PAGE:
Melissa Juried Kriebel
A study involving a University of Montreal (UdeM) researcher has found that many cosmetic and personal care products available in Canada contain high levels of PFAS (Perfluoroalkyl and Polyfluoroalkyl Substances) that, in at least one case, far exceed Canadian regulations.
The research team from Carleton University and the UdeM also found that these substances may not be listed in the ingredients of some cosmetics and personal care products, even though they are labelled as containing fluoride components.
A study found that cosmetics sold in the U.S. and Canada still contained PFAS, but it was not known whether these compounds were also found in personal care products such as creams, body washes, shampoos and shaving creams.
“We see traces in just about everything we measure,” said UdeM chemistry professor Sébastien Sauvé. “But there were some products that contained a lot of it. That’s what really surprised us.”
PFAS are a group of chemicals whose properties can make products resistant to water, oil or temperature changes or reduce friction. They are found in a wide range of everyday items, from non-adhesive kitchen utensils and stain-resistant fabrics to flame-retardant foams.
In cosmetics and personal care products, they are used to make products smooth, foamy and water-repellent.
“In the properties of PFAS that are sought, there are often water repellent or water resistant aspects,” said Sauvé. “And clearly, that’s a problem in some of the products where you have very, very high concentrations.”
Carleton University professor Amy Rand and her colleagues purchased about 40 name-brand beauty products sold in Canadian stores and online that contained organofluorine compounds.
When they analyzed them for older types of PFAS, they found that all the products had measurable levels, even though some of the detected compounds were not listed in the ingredients. The levels measured in personal care products were generally lower than in cosmetics.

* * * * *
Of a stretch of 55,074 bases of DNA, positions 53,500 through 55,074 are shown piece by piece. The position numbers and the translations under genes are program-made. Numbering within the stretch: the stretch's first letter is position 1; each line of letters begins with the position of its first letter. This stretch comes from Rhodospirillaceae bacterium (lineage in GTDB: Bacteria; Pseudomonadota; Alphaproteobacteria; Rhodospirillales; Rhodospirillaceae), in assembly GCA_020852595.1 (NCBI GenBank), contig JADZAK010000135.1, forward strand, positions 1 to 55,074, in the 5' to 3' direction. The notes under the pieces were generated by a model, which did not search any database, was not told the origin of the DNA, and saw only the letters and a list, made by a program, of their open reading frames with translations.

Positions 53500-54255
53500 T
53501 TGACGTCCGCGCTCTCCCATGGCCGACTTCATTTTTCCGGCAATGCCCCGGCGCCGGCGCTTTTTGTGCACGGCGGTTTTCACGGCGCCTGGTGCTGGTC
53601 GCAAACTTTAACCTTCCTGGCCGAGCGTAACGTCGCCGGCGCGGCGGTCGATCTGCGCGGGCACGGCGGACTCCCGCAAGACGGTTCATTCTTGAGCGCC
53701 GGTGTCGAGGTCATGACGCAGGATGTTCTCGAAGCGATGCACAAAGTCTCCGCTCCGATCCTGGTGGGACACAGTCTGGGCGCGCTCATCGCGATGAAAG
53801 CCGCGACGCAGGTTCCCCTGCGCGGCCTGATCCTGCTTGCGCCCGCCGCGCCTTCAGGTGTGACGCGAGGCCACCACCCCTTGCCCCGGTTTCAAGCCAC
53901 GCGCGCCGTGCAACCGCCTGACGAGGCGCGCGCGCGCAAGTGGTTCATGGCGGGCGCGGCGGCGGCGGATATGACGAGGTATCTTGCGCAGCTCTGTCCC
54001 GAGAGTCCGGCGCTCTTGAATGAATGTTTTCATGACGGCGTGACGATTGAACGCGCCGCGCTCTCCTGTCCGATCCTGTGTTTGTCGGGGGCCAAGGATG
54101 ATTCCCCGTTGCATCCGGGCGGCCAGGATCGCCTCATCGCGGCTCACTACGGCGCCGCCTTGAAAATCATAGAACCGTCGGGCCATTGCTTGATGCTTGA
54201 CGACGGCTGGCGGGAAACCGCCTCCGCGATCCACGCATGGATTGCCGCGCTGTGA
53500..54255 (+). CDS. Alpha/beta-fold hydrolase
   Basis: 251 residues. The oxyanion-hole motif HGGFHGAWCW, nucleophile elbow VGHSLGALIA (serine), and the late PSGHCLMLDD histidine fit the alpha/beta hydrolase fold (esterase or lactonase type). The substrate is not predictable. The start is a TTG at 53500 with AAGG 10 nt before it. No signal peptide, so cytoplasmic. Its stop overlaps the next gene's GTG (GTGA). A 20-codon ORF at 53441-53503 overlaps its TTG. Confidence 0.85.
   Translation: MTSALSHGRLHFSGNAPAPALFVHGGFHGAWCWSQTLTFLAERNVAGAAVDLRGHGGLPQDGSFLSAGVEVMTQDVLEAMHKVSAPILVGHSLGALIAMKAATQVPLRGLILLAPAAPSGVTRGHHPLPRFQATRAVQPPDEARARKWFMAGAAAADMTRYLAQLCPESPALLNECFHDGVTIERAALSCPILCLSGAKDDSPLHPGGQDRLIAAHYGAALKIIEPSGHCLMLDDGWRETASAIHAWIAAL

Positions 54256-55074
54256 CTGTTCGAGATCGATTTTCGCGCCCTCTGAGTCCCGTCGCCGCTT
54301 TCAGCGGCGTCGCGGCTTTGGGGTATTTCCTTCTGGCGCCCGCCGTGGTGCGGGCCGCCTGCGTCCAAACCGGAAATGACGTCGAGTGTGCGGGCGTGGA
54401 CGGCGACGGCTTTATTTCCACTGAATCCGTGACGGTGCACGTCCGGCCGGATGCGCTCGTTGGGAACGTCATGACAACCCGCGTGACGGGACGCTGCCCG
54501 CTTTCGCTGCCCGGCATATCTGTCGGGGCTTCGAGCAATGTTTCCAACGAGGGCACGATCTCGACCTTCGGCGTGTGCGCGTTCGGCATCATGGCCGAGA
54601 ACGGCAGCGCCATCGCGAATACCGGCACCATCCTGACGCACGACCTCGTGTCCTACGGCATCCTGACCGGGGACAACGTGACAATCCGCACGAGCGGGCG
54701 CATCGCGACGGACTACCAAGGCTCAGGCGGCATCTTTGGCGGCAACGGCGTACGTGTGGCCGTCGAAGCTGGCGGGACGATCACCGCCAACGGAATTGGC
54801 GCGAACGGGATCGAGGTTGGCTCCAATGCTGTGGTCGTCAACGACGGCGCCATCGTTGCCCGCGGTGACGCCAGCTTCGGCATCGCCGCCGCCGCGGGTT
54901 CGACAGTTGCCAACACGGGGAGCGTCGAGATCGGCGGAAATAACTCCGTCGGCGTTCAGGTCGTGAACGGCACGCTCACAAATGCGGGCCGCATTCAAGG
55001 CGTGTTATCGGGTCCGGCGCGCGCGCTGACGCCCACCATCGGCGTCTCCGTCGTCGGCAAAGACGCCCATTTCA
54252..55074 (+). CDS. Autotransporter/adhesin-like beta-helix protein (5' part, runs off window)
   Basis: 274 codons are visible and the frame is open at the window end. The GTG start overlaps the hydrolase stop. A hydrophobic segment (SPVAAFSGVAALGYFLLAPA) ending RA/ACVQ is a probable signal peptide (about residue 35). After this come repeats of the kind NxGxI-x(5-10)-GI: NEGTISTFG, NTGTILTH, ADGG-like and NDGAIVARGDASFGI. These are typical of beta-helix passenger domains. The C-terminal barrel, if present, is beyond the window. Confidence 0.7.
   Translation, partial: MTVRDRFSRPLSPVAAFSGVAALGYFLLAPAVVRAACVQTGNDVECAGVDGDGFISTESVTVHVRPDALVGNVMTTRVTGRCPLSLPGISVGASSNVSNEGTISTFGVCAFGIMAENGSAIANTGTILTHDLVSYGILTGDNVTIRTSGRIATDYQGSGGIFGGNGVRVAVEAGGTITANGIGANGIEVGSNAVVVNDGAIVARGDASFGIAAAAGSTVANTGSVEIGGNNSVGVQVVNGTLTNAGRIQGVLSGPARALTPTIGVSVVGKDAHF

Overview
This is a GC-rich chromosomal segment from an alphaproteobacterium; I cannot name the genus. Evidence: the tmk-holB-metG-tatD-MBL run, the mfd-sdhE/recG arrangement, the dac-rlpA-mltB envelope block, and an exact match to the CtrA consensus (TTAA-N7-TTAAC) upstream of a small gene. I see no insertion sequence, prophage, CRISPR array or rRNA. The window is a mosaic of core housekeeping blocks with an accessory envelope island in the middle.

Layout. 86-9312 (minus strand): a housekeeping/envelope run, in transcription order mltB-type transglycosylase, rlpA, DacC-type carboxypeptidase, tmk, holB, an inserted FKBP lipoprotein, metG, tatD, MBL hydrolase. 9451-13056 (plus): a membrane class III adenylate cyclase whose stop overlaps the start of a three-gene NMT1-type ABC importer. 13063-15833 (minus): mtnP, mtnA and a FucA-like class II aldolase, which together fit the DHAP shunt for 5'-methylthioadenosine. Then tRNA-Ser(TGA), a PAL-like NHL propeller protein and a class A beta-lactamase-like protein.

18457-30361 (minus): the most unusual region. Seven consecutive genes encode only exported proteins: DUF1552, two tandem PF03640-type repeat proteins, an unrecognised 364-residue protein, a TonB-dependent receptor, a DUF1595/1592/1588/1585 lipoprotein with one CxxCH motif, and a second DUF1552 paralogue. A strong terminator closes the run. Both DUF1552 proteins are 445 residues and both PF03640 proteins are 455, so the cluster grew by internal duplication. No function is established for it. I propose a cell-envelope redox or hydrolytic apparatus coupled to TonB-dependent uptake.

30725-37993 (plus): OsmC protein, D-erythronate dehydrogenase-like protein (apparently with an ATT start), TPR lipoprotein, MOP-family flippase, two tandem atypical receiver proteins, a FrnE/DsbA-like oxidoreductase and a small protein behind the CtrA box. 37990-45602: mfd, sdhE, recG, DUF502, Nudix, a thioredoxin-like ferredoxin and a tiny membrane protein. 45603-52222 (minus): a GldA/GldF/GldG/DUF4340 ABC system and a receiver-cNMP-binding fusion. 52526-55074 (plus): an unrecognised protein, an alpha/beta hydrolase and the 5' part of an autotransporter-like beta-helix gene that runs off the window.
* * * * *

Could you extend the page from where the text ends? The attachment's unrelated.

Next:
Two foundations labelled with terms similar to “hydrofuge” had high levels of PFAS. In one of them, these compounds were even in the thousands of parts per million, a level that exceeds the proposed Canadian PFAS regulation.
“The people who are going to use this are going to have a very high exposure to PFAS,” said Sauvé. “It’s an exposure that is very significant. And we can assume that some people will use these products routinely. And unlike other products, it’s the foundation that will cover most of the face. It’s a bad combination.”
PFAS have been associated with a variety of human health problems. The strongest scientific evidence concerns a possible risk of decreased immune response; high cholesterol levels in children and adults; growth problems in fetuses and toddlers; and kidney cancer in adults.
The manufacture, use and sale of the vast majority of PFAS have been banned in several countries, including Canada, for several years, but exceptions persist. The products used to replace them are also of concern to researchers.
“The alternatives have chemical structures that are very similar,” said Sauvé. “The toxicology and impacts are not all documented, but we can assume that since the molecule is very comparable, that the toxicity and health effects will also be comparable, even if we don’t have all the information.
The very nature of most PFAS prevents them from degrading over time, which means they can remain in the environment for decades.
And good luck to consumers wondering how they can protect themselves.
“Even I, as an expert, am not convinced how to do this,” said Sauvé. “The presence of these molecules is sneaky, and there is no great transparency. It’s very difficult to be reassured and to be certain.”
The findings of the study were published in the scientific journal Environmental Science & Technology.
This report by The Canadian Press was first published in French on Nov. 18, 2022.